The airport scene in romantic comedies has been repeated so many times it has become a cliché of the highest order. There is the tug inside us of willing the character to take decisive action and the writer toying with us, making us believe it is too late and the opportunity will be gone forever. This has been proven time and again to heighten the happy ending to the point where it has become an expectation of the genre.
Turn now to your own writing. Are you thinking about how the reader is feeling at the decisive moments in your story? You might hope they laugh at a comic moment or feel sad at the death of a character, but do you think actively about the interplay between the story and the reader? Or are you too caught up in the actions and consequences of the characters themselves to think about the reader?
If your story is a tragic one, ask yourself how you can heighten the tragedy for the reader, how you can make them feel a greater level of connection to a character who dies, or how they might feel conflicted between a dislike for a character at the same time as feeling sorry for their fate.
When the stirring of emotions goes too far in the theatre we say that an actor is “hamming it up”, but as with everything in writing (and its performance) there is a balance to be found. To dismiss the reader’s emotional response as irrelevant, or to take a laissez-faire attitude, is to neglect an opportunity to connect with them.
Although everyone is different, we still respond to stimuli in largely similar ways. If a bomb explodes we’ll likely feel a rush of adrenaline and fear, whereas an embrace will produce a feeling of happiness and love.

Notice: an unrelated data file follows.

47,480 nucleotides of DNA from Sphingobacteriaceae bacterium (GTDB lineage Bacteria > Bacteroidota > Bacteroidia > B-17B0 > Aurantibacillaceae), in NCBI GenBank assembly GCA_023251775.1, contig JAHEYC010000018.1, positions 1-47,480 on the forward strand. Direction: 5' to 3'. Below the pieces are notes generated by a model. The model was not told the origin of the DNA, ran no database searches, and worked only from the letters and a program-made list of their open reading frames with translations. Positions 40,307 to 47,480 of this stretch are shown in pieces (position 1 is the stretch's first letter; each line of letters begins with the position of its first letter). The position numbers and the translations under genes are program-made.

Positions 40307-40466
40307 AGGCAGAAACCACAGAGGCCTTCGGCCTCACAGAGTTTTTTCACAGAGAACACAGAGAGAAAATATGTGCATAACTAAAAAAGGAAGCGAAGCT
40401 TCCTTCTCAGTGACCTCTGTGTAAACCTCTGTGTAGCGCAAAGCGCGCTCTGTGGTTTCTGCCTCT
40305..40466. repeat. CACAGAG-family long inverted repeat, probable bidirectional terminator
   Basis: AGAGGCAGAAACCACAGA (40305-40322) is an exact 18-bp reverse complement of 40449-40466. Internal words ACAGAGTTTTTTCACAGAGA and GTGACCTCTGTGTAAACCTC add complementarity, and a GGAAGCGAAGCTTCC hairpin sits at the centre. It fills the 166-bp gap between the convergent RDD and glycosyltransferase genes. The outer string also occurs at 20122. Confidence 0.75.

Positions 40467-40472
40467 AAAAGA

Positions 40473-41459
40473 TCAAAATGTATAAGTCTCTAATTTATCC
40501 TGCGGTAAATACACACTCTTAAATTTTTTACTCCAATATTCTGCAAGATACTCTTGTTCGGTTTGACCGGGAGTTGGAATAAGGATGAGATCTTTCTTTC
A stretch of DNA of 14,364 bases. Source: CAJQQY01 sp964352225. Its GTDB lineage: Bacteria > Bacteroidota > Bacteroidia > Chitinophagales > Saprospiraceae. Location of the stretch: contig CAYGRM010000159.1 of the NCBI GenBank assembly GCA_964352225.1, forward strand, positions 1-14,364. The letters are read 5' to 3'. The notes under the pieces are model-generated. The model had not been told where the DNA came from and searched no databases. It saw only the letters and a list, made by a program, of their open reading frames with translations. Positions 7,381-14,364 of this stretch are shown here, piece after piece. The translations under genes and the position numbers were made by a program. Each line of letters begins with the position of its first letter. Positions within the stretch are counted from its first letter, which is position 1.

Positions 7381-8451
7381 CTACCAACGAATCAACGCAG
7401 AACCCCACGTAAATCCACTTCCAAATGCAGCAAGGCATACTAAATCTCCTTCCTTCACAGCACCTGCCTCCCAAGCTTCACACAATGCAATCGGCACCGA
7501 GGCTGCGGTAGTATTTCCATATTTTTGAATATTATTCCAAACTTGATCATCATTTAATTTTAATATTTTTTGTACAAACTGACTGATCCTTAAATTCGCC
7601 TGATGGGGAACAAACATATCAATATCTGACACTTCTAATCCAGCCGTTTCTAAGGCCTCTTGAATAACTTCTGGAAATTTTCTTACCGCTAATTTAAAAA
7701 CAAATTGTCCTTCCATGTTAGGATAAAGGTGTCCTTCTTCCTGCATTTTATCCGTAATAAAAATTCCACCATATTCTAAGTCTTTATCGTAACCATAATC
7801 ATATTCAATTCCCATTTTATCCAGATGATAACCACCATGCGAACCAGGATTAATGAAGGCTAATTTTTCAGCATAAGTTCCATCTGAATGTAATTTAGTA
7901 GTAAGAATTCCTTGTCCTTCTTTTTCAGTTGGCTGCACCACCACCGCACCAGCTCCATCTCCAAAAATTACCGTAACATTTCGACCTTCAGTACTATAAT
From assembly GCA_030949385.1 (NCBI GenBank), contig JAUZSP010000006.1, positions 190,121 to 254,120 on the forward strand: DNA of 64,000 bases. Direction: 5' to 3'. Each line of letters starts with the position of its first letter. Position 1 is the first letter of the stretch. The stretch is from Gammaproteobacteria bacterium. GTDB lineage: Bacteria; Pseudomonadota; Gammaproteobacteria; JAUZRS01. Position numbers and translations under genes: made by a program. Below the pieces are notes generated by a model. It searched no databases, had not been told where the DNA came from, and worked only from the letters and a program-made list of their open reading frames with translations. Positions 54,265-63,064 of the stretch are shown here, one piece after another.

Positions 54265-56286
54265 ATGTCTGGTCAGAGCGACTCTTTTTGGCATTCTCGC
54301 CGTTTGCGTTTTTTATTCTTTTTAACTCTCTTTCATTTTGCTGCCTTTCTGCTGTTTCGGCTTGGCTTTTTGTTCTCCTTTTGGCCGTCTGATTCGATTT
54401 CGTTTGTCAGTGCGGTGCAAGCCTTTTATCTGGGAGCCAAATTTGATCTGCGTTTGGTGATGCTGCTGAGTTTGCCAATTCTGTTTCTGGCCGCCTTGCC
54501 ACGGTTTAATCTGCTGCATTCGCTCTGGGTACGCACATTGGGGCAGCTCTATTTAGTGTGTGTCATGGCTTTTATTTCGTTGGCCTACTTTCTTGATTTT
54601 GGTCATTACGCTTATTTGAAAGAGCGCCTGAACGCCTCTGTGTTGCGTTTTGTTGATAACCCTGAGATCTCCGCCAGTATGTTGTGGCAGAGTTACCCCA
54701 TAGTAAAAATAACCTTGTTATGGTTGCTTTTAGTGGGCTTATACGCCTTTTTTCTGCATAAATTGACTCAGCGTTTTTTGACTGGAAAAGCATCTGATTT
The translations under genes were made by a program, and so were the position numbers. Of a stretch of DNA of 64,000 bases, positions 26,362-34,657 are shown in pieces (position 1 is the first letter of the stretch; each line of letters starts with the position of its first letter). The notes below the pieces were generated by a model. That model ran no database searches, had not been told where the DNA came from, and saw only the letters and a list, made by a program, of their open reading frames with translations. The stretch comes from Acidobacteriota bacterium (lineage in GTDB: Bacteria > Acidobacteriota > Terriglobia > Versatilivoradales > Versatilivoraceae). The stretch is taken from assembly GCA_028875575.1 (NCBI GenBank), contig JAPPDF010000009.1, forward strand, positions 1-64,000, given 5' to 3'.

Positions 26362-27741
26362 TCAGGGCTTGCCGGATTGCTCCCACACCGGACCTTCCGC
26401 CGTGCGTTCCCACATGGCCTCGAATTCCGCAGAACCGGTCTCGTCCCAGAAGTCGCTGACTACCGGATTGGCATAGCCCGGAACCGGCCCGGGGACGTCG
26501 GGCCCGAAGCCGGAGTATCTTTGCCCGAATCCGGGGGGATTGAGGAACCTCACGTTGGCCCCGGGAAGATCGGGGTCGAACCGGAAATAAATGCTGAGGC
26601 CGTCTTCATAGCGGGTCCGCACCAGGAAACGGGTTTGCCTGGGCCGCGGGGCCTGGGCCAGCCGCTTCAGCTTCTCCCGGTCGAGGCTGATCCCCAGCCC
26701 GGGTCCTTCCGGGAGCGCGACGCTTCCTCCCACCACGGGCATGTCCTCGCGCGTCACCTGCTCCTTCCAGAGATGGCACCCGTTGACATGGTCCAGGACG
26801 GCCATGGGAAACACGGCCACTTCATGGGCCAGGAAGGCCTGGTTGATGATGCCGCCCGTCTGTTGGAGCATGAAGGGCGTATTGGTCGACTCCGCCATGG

The events in your writing can be seen as a recipe leading not only your characters towards a certain emotion but also your reader. It is a dual level: your reader might feel anticipation while your character feels murderousness. There are in turn layered emotions; imagine yourself being at a recording studio mixing desk, bringing in one emotion followed by another, perhaps dropping sympathy out of the mix by having a character we feel sorry for revealing something inhuman about themselves. Or having a character move from boredom to excitement as they receive news of some kind, or meet a stranger on a bus.
The spectrum of emotions is broad and learning how to trigger them is an incredibly powerful tool for the writer. Challenge yourself to think beyond the basics of love, fear and hate, and travel into more nuanced emotions, exploring recognisable feelings that go to the limits of language’s ability to describe.
Fine tune this by the process of mixing human feelings into a balanced cocktail of experience. It will take your reader not simply along a narrative arc but on an emotional journey.
To end this essay, it is time to turn the mirror back on yourself: the writer is often driven to write by emotions. This might be the feeling of frustration, powerlessness and acquiesence, or else a feeling of empathy with the plight of a real-world individual. Perhaps the need to capture something awe inspiring has triggered your imagination and you wish to reproduce the awe you’ve felt by expanding it in a way that a wider audience can experience it.
A transference, or communication, of feeling can be an important drive for a writer. Recognise this in yourself and be clear about the purpose of your writing. It is then that you will be able to take command of the process.
© 2020 Anthony Levings
Available under the Thanet Writers Education Policy
Anthony Levings is a writer compelled by capturing moments in time and history.